Last weekend I ran the Charleston Marathon on Saturday and the inaugural Jekyl Island Marathon on Sunday. So many reflections on the experience….
I’ll be completely honest: I didn’t train. I of course ran most days (every day since Thanksgiving) leading up to race weekend, but the longest I ran this training cycle was just under 14 miles. I never did back-to-back long runs, nor anything longer than that 14 mile run. Clearly not recommended, but when you work 7days a week and have countless recitals and Christmas concerts and gigs, there is very little time to run more than 5 miles at a time. After a lot of guilty nights not getting long runs in, I realized that there literally was no time.
I didn’t train, so why go through with the double marathon? I’m stubborn. I had to see if I could do it. I wanted to check off a couple more states off of my 50 State Marathon goal. I needed something to make me feel alive. I needed an experience to remind me what an amazing machine the human body is. I needed something just for me to sustain me through the next semester.
The first marathon of the weekend was in South Carolina. We started off near the ocean, ran through historical neighborhoods up to North Charleston. While a relatively small race, it was well organize, perfect number of hydration stations and extraordinarily prepared emergency personnel (they were all over the course. I have honestly never felt safer in a race.). Because I was untrained and did not know how my body was going to respond, I ran about 14 miles of the race. After that point I went from a walk-run strategy to walking entirely (my calves were getting tight and I had to make it through the marathon on Sunday). At mile 25 I felt a huge blister on my foot burst, but ran the last mile in to cross the finish line. My sister crossed the line a while later and we celebrated with shrimp and grits and my sister with champagne. We then had to hop in the car and head to Georgia to pick up our packets and bibs for Sunday’s race.
Jekyl Island Marathon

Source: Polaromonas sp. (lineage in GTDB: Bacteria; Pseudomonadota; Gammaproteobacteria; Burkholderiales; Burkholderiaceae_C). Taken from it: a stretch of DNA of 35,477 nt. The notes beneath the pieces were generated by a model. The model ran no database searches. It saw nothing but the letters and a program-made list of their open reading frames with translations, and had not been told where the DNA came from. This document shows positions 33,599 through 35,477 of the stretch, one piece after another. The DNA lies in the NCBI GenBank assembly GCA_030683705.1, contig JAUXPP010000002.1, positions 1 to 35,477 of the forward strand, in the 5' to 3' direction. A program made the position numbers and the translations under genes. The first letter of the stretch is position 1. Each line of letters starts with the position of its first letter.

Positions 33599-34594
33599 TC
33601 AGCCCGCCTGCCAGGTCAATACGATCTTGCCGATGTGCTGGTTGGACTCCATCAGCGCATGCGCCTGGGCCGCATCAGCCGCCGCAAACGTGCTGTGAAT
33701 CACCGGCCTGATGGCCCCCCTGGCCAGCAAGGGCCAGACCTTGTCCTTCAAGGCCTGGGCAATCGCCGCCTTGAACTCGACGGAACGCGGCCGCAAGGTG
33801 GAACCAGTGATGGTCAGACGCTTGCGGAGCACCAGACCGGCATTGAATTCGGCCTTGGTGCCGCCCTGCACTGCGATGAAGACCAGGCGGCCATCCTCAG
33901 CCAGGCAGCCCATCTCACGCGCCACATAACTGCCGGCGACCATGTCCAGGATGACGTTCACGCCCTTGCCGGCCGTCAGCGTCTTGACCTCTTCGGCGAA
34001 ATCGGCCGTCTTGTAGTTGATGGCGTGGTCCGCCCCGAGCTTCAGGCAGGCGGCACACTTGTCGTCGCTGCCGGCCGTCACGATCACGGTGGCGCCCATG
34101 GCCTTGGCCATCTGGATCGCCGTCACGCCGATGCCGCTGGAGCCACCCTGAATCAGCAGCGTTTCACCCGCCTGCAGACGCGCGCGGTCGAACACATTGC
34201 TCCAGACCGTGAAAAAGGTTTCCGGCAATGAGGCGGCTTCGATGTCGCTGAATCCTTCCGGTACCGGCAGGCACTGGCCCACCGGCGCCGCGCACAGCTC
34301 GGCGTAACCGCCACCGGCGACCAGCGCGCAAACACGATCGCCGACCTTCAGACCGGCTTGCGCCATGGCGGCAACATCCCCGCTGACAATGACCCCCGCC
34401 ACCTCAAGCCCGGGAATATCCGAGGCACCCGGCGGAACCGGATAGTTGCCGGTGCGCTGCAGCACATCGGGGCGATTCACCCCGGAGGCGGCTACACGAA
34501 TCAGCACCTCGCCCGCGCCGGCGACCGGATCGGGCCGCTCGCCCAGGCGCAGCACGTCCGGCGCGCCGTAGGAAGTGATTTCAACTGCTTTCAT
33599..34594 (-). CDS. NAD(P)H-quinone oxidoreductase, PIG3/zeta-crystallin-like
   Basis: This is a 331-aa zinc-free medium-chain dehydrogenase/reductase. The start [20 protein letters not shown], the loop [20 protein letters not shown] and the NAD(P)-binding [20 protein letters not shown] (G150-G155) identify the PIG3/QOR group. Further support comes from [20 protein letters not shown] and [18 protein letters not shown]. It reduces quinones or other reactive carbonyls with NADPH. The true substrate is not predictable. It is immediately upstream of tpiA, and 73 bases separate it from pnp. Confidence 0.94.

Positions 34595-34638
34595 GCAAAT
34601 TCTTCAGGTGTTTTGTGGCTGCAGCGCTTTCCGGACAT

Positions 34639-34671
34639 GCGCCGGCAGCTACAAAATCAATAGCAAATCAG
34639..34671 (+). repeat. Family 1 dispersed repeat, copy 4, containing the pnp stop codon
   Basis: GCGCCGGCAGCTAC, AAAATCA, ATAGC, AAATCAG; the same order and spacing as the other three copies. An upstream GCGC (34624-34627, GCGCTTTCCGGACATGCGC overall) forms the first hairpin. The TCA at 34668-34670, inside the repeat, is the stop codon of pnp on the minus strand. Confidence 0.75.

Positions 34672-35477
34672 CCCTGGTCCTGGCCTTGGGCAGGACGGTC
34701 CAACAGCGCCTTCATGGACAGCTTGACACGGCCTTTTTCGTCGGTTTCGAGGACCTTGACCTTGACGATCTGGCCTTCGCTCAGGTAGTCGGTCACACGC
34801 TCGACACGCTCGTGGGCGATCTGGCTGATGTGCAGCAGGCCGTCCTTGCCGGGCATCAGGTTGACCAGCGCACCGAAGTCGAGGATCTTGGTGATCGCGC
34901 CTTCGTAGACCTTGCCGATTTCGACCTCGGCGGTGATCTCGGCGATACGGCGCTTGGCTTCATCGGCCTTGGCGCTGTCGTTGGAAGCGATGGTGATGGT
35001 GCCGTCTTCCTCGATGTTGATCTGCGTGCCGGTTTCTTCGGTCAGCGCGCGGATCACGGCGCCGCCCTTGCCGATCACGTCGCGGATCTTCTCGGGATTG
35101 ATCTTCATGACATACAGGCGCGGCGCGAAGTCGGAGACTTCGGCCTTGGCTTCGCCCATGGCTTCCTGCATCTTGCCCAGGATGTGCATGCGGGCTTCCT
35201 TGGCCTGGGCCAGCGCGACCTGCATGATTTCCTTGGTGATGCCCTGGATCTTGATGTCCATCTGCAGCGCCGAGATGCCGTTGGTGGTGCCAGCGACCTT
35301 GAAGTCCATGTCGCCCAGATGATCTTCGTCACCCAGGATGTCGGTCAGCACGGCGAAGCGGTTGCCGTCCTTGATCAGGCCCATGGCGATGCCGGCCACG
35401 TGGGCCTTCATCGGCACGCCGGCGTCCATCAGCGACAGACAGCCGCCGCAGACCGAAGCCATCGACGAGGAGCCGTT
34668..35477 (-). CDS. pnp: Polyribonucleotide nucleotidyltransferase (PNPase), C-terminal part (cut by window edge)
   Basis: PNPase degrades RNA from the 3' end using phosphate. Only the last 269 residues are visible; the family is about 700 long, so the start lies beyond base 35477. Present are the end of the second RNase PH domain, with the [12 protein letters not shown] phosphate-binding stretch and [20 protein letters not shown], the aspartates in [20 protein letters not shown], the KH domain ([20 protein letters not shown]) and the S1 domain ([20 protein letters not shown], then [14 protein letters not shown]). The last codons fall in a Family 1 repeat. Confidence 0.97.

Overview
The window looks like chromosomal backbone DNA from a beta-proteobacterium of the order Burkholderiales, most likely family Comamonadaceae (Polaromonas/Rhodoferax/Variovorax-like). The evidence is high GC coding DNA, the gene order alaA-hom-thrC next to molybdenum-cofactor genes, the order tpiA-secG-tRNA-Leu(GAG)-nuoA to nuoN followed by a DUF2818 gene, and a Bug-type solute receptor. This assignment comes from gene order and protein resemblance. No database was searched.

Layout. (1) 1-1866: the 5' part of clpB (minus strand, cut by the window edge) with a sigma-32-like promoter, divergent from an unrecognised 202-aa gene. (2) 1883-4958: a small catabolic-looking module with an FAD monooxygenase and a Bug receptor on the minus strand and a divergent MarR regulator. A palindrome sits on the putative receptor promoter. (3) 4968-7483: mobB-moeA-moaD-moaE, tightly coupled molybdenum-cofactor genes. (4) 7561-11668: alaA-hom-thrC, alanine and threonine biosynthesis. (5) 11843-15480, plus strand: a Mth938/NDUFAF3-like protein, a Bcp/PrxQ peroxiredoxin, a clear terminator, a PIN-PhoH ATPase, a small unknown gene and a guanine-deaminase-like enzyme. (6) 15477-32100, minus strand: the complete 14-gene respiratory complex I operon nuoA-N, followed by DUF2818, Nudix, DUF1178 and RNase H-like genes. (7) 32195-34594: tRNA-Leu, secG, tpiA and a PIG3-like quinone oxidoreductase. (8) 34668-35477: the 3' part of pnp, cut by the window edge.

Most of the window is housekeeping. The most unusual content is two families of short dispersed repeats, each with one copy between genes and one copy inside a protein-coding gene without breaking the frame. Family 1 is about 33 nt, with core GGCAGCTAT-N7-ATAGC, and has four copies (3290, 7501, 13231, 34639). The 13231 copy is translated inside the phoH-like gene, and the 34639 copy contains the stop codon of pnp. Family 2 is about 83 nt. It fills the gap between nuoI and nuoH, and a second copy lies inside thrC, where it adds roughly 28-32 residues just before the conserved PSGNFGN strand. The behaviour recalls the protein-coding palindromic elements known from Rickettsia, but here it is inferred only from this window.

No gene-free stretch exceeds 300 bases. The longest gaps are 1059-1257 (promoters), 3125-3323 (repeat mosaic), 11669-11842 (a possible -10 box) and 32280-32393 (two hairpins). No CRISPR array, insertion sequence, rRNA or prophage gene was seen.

We made it to packet pick-up with only 20minutes to spare. When we got to the hotel, I loaded up on NUUN, protein and carbs, patched up all of the blisters on my feet and did a little stretching (definitely not enough). Sunday morning I could barely walk to the corral to toe the start line, but I had a job to do. I was in so much pain I wasn’t sure how far I could run, but I knew that I had to at least start the race running and go from there. I did end up loosening up a bit and ran just over 7miles. My calves and right hamstring were starting to sing a different tune, so I went into my walk/run strategy. Shortly after passing mile 10 my sister found me and ran just through mile 11. I REALLY needed that. After mile 12 the course got really quiet and lonely. The time limit was 7.5hours. If I crawled the rest, I could still make it. Just after 13.1 I started the walk. Everything hurt! Right before mile 14 I heard a voice, “I’m doing 30-30’s. Wanna join?!” I hesitated and then thought, “I need all the help I can get. Do it!” Bev and I alternated walking 30seconds and running 30seconds for tthe remainder of the race. She is a local (from one island over) and gave me the history of the island, explained how the course had to change because of the hurricanes that passed through months earlier, learned about her family, how she came to running, and so much more. We passed and sometimes were passed; we picked up some other runners and then we or they left. When we got to 26 miles, we started to run that last .2mile. With the finish line in our sights Bev reached for my hand and we crossed that finish line together. I could not have finished that race without my new friend, Bev.
What I learned
⁃ After a doozy of a run at the Chicago Marathon last fall, I was so thrilled to have been better hydrated.
⁃ My shoes are too wide. The huge blisters on my feet toes confirmed that I might need to continue tweaking my shoe choic.
⁃ My hamstrings and calves are incredibly tight. I must add yoga to my life. At this point, it’s a non-negotiable.
⁃ The back of the pack is an amazing place. Everyone there is so kind, so supportive. I’ve always been a middle of the packer (except for high school cross country, I was ALWAYS in the back then), and the back of the pack feels more like a team.
⁃ I have the stamina to handle an ultra marathon someday, but I’d rather try another double marathon first. But maybe not until next year….